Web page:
"The cushions have been covered thanks to my mom. (I do need to give a shout out to my mom for feeding the outdoor bug inside of me. I have fond memories of her and me camping together for my birthdays, having birthday camping parties at state parks and even camping with her once in high school during my spring break vacation--you rock, Mom!) I sent her the dimensions of the existing cushions, and she custom made an envelope, pocket-like slipcover for all of the cushions. Truth be told she still has the back-bed cushion and all of the curtains still yet to do. (No pressure, Mom, but I am waiting on ya!)
"Ben also added a vent to the ceiling which I love because I can have the airflow come in or sucked out, and with the windows open, there is so much air circulation. No heating system, though, only body heat. I will add some solar panels to it so I can be off grid as much as possible. And other than the outside painting . . . she’s done."
Besides renovations, there have been upgrades or modifications. The original trailer slept four with a bunk bed, but the bunk has been converted to additional shelving storage, great for basket storage and containing items that may shift around when driving. The back bed is the traditional couch-like seating that converts to a bed that sleeps two. The front dining area converts to a twin bed, and one person can comfortably sleep there--"unless you're above 5'9"." The trailer has no toilet or shower bathroom, so Jarrett or Tanner will use a solar shower (water bladder) when necessary. Originally, they did plan for a compostable toilet in the trailer, inside the closet area, but the wheel well inside the closet space meant that wasn’t feasible. "I do have a portable camping toilet in the camper, but we rarely use it. We end up using the beautiful fields of the outdoors when nature calls."
"The kitchen is by far one of my favorite areas. It came with an old ice box, but I removed that and replaced it with a college style fridge that I picked up from Habitat Restore. I covered the face of the fridge with stainless steel contact paper to have a cleaner look. There is a 3-burner Magic Chef stove and oven combo--still in its original avocado green. With the two propane tanks I have hooked up at the front of the trailer, I can cook a pizza or bake some pies if I want to.
"The water tanks hold 40 gallons, so I am able to use the kitchen sink quite a bit to wash dishes, make sun tea, or fill up my solar shower/water bladder. I did replace the sink with a new black, hard plastic, full-sized sink with a standard faucet. It allows me to wash dishes easily with the deep basin. The countertop was also replaced. I ended up purchasing some boards and had them cut for the countertop and polyurethaned to bring out the natural beauty. It’s simple and sleek and also matches the new banquet table. Same wood, same finish and same consistency."
It didn't take much to make the classic trailer their own. "Adding the crisp white paint and new fabric and cushion covers, along with some personal photos, have made our trailer resemble us and our personalities more. The outdoor rug is also a nice added touch and provides some extra outdoor living space to do yoga, take a nap, or play a board game together."
Jarrett is more of a weekend warrior when it comes to camping. Of course, all single parents are warrior-advocates for their children, so we shouldn't be surprised at the "warrior" part of her self-definition. Neither should we be surprised at the fact that a working mom mostly camps on weekends.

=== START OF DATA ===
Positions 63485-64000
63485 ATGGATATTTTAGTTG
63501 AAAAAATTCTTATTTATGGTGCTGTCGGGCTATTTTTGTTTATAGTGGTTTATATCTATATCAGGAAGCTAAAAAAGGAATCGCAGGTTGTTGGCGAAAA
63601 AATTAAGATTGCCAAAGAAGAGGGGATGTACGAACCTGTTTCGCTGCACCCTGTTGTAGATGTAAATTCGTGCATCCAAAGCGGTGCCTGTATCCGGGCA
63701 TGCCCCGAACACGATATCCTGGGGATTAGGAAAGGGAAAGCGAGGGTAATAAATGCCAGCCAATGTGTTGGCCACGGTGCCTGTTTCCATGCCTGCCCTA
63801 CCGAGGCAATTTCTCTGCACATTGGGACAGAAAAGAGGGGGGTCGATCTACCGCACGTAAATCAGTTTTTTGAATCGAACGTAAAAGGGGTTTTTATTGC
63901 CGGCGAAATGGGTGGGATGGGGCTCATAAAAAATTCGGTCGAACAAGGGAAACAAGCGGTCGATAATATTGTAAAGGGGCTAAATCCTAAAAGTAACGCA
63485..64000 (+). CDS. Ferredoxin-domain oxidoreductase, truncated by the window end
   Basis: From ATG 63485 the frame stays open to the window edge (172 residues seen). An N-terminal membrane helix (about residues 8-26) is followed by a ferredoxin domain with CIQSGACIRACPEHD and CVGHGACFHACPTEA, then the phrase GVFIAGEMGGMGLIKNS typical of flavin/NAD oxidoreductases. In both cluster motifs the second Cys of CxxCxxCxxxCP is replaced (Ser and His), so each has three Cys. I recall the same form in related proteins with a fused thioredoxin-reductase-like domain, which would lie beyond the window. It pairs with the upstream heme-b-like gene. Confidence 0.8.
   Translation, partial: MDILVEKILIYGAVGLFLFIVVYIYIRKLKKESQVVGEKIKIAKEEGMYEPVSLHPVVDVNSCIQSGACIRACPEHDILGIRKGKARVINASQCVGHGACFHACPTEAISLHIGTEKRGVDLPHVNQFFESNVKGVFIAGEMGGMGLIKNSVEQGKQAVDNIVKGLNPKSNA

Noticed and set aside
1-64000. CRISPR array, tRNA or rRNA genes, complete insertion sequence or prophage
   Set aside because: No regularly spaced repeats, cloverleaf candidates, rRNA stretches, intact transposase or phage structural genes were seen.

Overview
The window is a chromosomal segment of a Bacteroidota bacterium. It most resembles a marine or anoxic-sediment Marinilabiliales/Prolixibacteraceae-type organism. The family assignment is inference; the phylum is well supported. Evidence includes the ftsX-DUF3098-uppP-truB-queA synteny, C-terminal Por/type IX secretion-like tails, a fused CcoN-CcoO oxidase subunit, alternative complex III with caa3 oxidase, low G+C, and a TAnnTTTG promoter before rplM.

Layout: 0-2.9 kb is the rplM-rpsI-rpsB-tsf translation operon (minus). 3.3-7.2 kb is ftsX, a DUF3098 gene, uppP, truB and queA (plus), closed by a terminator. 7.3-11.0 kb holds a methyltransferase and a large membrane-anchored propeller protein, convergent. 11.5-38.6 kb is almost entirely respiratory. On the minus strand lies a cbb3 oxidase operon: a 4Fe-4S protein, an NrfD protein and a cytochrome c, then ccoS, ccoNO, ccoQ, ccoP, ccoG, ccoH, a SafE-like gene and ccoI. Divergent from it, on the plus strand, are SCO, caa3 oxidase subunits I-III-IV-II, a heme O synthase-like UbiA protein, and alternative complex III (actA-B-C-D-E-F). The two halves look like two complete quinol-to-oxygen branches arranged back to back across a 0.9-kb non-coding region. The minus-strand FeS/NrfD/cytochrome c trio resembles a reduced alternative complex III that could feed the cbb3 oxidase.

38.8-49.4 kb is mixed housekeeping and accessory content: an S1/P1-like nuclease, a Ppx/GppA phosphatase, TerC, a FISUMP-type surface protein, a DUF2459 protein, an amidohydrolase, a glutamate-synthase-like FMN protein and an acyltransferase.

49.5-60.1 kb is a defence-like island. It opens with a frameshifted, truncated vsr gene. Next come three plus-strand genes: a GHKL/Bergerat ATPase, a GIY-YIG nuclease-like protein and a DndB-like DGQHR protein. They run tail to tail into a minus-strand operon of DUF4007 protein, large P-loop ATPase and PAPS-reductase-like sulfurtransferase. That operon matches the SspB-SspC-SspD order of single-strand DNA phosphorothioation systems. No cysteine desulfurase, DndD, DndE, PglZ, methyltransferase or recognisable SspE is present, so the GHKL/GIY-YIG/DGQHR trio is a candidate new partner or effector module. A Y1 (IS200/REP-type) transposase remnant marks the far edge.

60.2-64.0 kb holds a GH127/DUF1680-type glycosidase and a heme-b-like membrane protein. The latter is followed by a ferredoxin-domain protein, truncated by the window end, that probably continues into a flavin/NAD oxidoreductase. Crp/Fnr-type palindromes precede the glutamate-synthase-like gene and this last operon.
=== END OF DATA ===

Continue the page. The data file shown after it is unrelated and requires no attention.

"I work full-time as a nonprofit consultant, and my son is in the 4th grade. Therefore, our time is limited. We have taken her out twice--both completely off grid. We prefer primitive camping, and Arizona offers amazing BLM land. We have, however, had many 'staycation' adventures with Little Miss Aster--even in our own backyard.
"The first night she came home to live with us, my son and I cooked dinner on the old avocado-green Magic Chef stove. It was a classic spaghetti dinner, but it was by far a memory I will always cherish, my favorite camping story so far. During dinner, my then 8-year old son looked up at me and proclaimed, 'Mom, this is my new happy place.' It was then that I knew I had just spent the best $1,500 in my entire life. I knew that this camper would provide us with memories abound, no matter where we parked her."
|On a shared camping trip with parents
Jarret advises that new tiny trailer owners to have fun with it. "Play with colors and decoration. Use it in your backyard, too. Who said you had to take it out somewhere to enjoy it?"
The camping dreams for this mom and her son are "to adventure to more BLM land this summer," and ideally to Joshua Tree National Park and some other California national and state parks. "We may even go into Mexico to enjoy some Puerto Penasco oceanside camping."
Jarrett's tiny trailer dreams are just beginning. "The other day I found myself looking on Craigslist for a few more. I Airbnb my house during Spring Training (Arizona has some great baseball), and we will take the trailer out camping while our main house is rented with tourists coming to enjoy Arizona baseball." She also imagines buying another trailer, "maybe an Airstream, to permanently sit in my backyard as another rental opportunity."
"When my son graduates high school, I imagine I will live a more nomadic life and travel several months out of the year if not full-time." Jarrett's dreams are as big as the road is long, and right now--whether in her backyard or on local BLM land--she is living her dream with her son: single mom, classic trailer, perfect fit. Follow their classic trailer adventures on Instagram at little_miss_aster.